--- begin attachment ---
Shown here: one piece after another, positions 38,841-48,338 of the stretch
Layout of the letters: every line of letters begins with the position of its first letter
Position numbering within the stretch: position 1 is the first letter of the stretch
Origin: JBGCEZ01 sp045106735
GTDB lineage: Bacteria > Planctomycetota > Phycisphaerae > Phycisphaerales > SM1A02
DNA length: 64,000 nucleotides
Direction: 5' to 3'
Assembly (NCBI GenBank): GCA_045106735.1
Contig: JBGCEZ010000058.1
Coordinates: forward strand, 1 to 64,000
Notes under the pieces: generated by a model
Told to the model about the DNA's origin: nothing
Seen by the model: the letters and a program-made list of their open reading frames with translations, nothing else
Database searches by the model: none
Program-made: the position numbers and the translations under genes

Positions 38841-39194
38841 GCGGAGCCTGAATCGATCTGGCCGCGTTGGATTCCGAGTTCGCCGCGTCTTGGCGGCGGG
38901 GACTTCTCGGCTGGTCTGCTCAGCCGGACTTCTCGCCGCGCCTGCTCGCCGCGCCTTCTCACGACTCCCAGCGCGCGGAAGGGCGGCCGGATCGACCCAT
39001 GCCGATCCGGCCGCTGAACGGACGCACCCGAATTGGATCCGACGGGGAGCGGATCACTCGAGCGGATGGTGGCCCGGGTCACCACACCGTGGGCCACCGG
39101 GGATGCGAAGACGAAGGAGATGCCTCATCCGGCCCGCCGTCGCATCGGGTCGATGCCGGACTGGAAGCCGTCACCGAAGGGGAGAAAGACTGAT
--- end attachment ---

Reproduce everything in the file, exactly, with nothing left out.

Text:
Shown here: one piece after another, positions 38,841-48,338 of the stretch
Layout of the letters: every line of letters begins with the position of its first letter
Position numbering within the stretch: position 1 is the first letter of the stretch
Origin: JBGCEZ01 sp045106735
GTDB lineage: Bacteria > Planctomycetota > Phycisphaerae > Phycisphaerales > SM1A02
DNA length: 64,000 nucleotides
Direction: 5' to 3'
Assembly (NCBI GenBank): GCA_045106735.1
Contig: JBGCEZ010000058.1
Coordinates: forward strand, 1 to 64,000
Notes under the pieces: generated by a model
Told to the model about the DNA's origin: nothing
Seen by the model: the letters and a program-made list of their open reading frames with translations, nothing else
Database searches by the model: none
Program-made: the position numbers and the translations under genes

Positions 38841-39194
38841 GCGGAGCCTGAATCGATCTGGCCGCGTTGGATTCCGAGTTCGCCGCGTCTTGGCGGCGGG
38901 GACTTCTCGGCTGGTCTGCTCAGCCGGACTTCTCGCCGCGCCTGCTCGCCGCGCCTTCTCACGACTCCCAGCGCGCGGAAGGGCGGCCGGATCGACCCAT
39001 GCCGATCCGGCCGCTGAACGGACGCACCCGAATTGGATCCGACGGGGAGCGGATCACTCGAGCGGATGGTGGCCCGGGTCACCACACCGTGGGCCACCGG
39101 GGATGCGAAGACGAAGGAGATGCCTCATCCGGCCCGCCGTCGCATCGGGTCGATGCCGGACTGGAAGCCGTCACCGAAGGGGAGAAAGACTGAT